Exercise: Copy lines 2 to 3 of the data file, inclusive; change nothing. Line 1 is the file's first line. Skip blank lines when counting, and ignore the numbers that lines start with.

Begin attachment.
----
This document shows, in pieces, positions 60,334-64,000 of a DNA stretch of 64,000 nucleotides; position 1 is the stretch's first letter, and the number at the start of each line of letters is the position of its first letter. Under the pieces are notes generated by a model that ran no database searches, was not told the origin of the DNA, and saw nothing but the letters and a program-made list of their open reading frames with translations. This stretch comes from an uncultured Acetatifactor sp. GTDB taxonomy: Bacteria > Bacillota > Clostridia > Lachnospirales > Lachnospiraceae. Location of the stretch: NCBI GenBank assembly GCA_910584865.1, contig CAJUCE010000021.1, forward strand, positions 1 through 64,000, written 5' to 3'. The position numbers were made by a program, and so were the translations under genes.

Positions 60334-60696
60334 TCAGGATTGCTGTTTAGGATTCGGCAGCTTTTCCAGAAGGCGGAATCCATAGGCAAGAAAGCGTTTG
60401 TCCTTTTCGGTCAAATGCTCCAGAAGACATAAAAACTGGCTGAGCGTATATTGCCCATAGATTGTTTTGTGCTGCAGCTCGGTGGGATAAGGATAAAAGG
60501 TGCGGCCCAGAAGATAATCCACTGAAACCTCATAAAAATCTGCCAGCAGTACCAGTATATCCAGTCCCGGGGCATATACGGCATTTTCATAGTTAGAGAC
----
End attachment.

Positions 60334-60696
60334 TCAGGATTGCTGTTTAGGATTCGGCAGCTTTTCCAGAAGGCGGAATCCATAGGCAAGAAAGCGTTTG